D&D Stream of Many Eyes Part 1
The Stream of Many Eyes has begun! Wizard of the Coast’s 3 days live stream spectacular kicked off with host Anna Prosser-Robinson and D&D Senior Director Nathan Stewart taking a tour of the street of Waterdeep before Anna hosted a roundtable discussion of the new adventure. Waterdeep: Dragon Heist is revealed!
An incredible set build for the event features storefronts from the City of Splendors, where Anna and Nathan stopped to talk with folks from Roll 20, Idle Champions, BeamDog, the Art & Arcana team and more.
One stop on their walking tour was Pandemonium’s Warehouse, where vendors from Beadle and Grimm’s revealed Waterdeep: Dragon Heist Platinum Edition. The huge boxed set
The tour concluded at the foot (literally) of one of Waterdeep’s Walking Statues, enormous constructs built to defend the city. Nathan teased that some of the mechanics seen in 2017’s Xanathar’s Guide to Everything would be highlighted in the Waterdeep: Dragon Heist.
Stream of Many Eyes roundtable
Anna Prosser-Robinson sat down with D&D Lead Storyteller Chris Perkins, Franchise Creative Director Mike Mearls, Game Designer Kate Welch, and Lead Rules Designer and Editor-in-chief Jeremy Crawford.
Anna started the discussion with a question about streaming and the impact on D&D. She asked the panel of D&D luminaries how developing a community around streaming has become such a big part of the game’s culture.
Chris Perkins is most excited that D&D is demystified for a lot of people, both longtime players and those new to the hobby. Because of the accessibility to see so many games and creative perspectives, he feels people can get into playing easier, quicker, and get inspired by new takes on D&D. He likes getting to see stuff no one has seen before, and streams help spread the message that creating your own content is part of the tradition of D&D.
Jeremy Crawford loves giving people stories to explore and tools to create. It’s also important to him to inspire next generation of D&D designers, who will take stewardship over the world’s greatest roleplaying game in the future.
Before Anna can finish asking what the name of the next adventure is, Perkins bursts out Waterdeep: Dragon Heist!
The adventure is an urban romp inspired by heist films like Oceans 11 and The Italian Job set in a city environment. The goal is to find a treasure trove in Waterdeep before the adventure’s villains can — they’ll be chasing it too, alongside the adventurers who need to keep it out of their hands and stop them from doing nefarious things.
The adventure goals appeal to both greedy and altruistic adventurers. Stopping the villains is a noble act, but chasing a treasure trove hooks in adventurers more interesting in financial gain. There is a time element baked into the adventure, which includes plenty of distractions and side quests,. Can the adventurers stay focused? Or will they get sidetracked and suffer repercussions?
“I love the story because it’s not a world-shattering event.” – Chris Perkins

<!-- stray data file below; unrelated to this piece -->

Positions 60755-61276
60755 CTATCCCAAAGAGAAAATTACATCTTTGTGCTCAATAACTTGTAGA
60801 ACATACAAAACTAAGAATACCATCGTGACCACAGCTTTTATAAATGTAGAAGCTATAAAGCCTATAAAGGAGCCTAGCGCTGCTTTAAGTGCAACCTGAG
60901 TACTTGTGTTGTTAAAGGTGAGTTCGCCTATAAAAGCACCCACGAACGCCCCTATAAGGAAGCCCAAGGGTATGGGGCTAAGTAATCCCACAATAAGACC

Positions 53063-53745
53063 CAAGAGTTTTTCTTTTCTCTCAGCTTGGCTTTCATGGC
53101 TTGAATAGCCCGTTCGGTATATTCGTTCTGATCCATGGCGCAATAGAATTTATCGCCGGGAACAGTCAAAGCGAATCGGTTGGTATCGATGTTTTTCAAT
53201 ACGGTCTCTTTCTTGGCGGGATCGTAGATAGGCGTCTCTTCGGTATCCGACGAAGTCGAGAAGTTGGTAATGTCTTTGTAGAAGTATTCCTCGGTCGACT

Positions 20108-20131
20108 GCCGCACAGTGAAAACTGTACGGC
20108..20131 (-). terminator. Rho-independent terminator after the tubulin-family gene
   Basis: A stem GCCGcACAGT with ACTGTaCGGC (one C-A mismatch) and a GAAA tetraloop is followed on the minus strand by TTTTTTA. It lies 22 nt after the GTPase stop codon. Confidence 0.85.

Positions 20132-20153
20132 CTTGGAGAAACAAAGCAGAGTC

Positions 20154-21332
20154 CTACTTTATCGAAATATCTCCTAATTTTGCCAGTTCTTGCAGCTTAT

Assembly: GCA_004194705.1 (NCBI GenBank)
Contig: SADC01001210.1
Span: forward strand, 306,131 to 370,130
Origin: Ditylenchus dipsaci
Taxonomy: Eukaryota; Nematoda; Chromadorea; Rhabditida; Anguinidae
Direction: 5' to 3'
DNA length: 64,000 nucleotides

Waterdeep: Dragon Heist is a grounded adventure, giving players a sense you can lose yourself in the city. Waterdeep is a character in the adventure — possibly the most important character besides PCs. The people of Waterdeep know adventurers and have a “New York, blase attitude towards them.” They’re used to them and the dangers of the fantasy world. Smart characters will get on city’s good side. Waterdeep is your character’s friend…or enemy.
Crawford explained that Waterdeep: Dragon Heist is not only a story but a guide to what it’s like to be in large city, basically the New York City of the Forgotten Realms. Law enforcement, arrests, night life, seasonal changes, holidays, weather, and more details are included to help make Waterdeep come alive. Players can use the city even if they don’t use the story. One of Crawford’s favorite things about it is replayability. Similar to the Tarokka deck mechanic in Curse of Strahd to alter the course of the adventure, a Dungeon Master decides what the villain will be out of four options. This choice determines which season of the year will be important to the story.
In the introductory quest portion, a well-known NPC will bestow a piece of property to adventurers. This tavern will become a home base throughout the adventure, and downtime activities play an important part. Characters will be expected to manage their affairs in city, develop this tavern and more.
Waterdeep: Dragon Heist’s structure will present story, then lead into a long pause before the heist really gets going.
Xanathar plays role in story, too, with mechanics from Xanathar’s Guide to Everything tied in. In particular, the notion of having rivals will come into play, including during downtime activities. Things like running a business and related expenses come into play, to give players opportunities to play a different kind of D&D game and explore their creativity. The goal is to get players to fall in love with the city.